Court Rules Against Classroom Banners Promoting America’s Christian Heritage

By:  Dave Bohon
09/15/2011
       
Court Rules Against Classroom Banners Promoting America’s Christian Heritage

The 9th Circuit Court of Appeals ruled September 13th that a California teacher’s First Amendment guarantees were not violated when the principal at the school where he worked ordered him to remove classroom banners that connected America’s heritage of freedom to faith in God. The decision overturned a lower court’s ruling that the Poway Unified School District had violated the free speech rights of Bradley Johnson, a mathematics teacher in the district.

As reported by the Los Angeles Times, Johnson “had displayed banners in his classrooms for two decades that he saw as celebrating the religious heritage of America, including ‘In God We Trust,’ ‘God Bless America,’ and ‘God Shed His Grace on Thee.’ ”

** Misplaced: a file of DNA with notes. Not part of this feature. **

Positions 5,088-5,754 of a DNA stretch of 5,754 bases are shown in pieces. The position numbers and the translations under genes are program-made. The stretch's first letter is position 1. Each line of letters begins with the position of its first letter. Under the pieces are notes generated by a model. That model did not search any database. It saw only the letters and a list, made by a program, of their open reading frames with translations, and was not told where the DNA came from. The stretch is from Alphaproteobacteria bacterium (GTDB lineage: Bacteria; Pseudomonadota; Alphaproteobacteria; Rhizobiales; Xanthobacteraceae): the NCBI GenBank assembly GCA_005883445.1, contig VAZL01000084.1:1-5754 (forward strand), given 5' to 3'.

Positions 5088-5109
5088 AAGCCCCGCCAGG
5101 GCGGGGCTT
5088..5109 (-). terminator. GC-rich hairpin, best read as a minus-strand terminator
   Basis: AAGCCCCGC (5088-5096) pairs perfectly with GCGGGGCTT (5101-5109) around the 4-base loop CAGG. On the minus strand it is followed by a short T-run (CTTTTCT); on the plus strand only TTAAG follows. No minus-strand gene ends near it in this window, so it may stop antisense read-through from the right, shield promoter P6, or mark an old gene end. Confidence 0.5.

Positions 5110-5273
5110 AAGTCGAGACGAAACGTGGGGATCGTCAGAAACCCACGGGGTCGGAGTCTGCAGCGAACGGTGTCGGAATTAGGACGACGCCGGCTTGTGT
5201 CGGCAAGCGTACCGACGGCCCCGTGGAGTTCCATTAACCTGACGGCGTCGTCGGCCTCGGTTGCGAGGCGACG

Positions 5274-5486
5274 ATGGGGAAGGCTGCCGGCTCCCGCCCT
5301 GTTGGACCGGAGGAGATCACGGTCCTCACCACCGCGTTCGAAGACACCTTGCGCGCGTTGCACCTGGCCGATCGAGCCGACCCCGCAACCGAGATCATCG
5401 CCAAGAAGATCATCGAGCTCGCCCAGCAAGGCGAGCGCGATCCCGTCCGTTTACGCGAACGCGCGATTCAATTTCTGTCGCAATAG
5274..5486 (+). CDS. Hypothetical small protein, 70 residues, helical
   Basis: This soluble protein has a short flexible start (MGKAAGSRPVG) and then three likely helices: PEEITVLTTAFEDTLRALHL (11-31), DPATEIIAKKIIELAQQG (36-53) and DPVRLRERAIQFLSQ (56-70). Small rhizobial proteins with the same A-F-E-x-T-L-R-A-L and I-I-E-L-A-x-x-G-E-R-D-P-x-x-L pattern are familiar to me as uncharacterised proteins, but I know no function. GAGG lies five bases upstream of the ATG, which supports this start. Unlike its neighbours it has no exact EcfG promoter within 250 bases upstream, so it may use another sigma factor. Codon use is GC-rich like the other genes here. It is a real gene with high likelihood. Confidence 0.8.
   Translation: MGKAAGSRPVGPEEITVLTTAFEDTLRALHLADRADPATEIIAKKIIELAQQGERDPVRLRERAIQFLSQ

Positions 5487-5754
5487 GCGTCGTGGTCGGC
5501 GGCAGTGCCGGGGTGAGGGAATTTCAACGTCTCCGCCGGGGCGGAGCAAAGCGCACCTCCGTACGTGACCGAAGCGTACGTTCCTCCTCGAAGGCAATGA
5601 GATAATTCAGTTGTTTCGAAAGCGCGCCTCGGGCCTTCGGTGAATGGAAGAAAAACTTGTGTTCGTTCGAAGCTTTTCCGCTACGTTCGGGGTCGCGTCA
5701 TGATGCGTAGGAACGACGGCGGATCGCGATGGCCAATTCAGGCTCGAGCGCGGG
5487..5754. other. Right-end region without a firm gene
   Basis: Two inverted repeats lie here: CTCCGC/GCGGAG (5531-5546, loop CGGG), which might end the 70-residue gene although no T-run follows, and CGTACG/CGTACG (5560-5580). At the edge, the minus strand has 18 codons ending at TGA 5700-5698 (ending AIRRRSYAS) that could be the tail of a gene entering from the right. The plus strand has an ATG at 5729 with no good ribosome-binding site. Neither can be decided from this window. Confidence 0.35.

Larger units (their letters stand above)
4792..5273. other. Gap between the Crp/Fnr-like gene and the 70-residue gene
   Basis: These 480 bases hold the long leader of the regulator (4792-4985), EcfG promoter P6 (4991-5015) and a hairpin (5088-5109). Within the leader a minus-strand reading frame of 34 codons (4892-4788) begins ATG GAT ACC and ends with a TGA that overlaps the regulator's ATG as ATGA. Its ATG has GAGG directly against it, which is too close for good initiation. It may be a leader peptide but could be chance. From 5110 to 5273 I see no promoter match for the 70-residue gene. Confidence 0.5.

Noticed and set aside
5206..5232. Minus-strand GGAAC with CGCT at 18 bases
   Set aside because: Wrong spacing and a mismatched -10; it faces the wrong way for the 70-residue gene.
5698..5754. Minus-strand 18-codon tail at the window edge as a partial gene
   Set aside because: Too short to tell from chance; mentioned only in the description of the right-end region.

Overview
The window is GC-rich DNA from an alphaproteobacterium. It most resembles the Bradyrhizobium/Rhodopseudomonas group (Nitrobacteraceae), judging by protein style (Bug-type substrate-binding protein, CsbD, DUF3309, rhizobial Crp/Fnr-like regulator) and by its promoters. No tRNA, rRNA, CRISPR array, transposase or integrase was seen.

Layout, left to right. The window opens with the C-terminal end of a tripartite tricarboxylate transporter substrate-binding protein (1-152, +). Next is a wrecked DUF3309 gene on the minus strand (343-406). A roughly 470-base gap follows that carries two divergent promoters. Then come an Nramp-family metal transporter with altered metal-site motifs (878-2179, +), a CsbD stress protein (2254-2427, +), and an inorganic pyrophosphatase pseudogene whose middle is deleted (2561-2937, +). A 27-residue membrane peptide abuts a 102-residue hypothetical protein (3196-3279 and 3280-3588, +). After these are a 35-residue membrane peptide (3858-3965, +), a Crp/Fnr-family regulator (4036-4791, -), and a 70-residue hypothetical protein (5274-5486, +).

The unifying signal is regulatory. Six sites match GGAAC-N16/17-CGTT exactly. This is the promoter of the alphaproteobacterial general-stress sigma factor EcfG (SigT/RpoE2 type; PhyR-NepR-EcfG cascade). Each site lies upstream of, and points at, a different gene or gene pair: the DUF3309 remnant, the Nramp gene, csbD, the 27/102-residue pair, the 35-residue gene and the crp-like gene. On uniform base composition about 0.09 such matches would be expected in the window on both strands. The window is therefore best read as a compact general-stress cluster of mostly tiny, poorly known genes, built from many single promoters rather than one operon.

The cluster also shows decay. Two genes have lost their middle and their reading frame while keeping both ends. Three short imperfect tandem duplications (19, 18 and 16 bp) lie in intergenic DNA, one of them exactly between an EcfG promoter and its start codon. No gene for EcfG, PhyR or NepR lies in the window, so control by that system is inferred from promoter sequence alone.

But when Johnson transferred to a another school in the district in 2007, his new principal, Dawn Kastner, ordered him to remove the banners, some over seven feet wide, saying that their size made them “a promotion of a particular viewpoint,” as Kastner was quoted in the court’s 40-page opinion.

The 9th Circuit Court of Appeals ruled September 13th that a California teacher’s First Amendment guarantees were not violated when the principal at the school where he worked ordered him to remove classroom banners that connected America’s heritage of freedom to faith in God. The decision overturned a lower court’s ruling that the Poway Unified School District had violated the free speech rights of Bradley Johnson, a mathematics teacher in the district.

As reported by the Los Angeles Times, Johnson “had displayed banners in his classrooms for two decades that he saw as celebrating the religious heritage of America, including ‘In God We Trust,’ ‘God Bless America,’ and ‘God Shed His Grace on Thee.’ ”

But when Johnson transferred to a another school in the district in 2007, his new principal, Dawn Kastner, ordered him to remove the banners, some over seven feet wide, saying that their size made them “a promotion of a particular viewpoint,” as Kastner was quoted in the court’s 40-page opinion.

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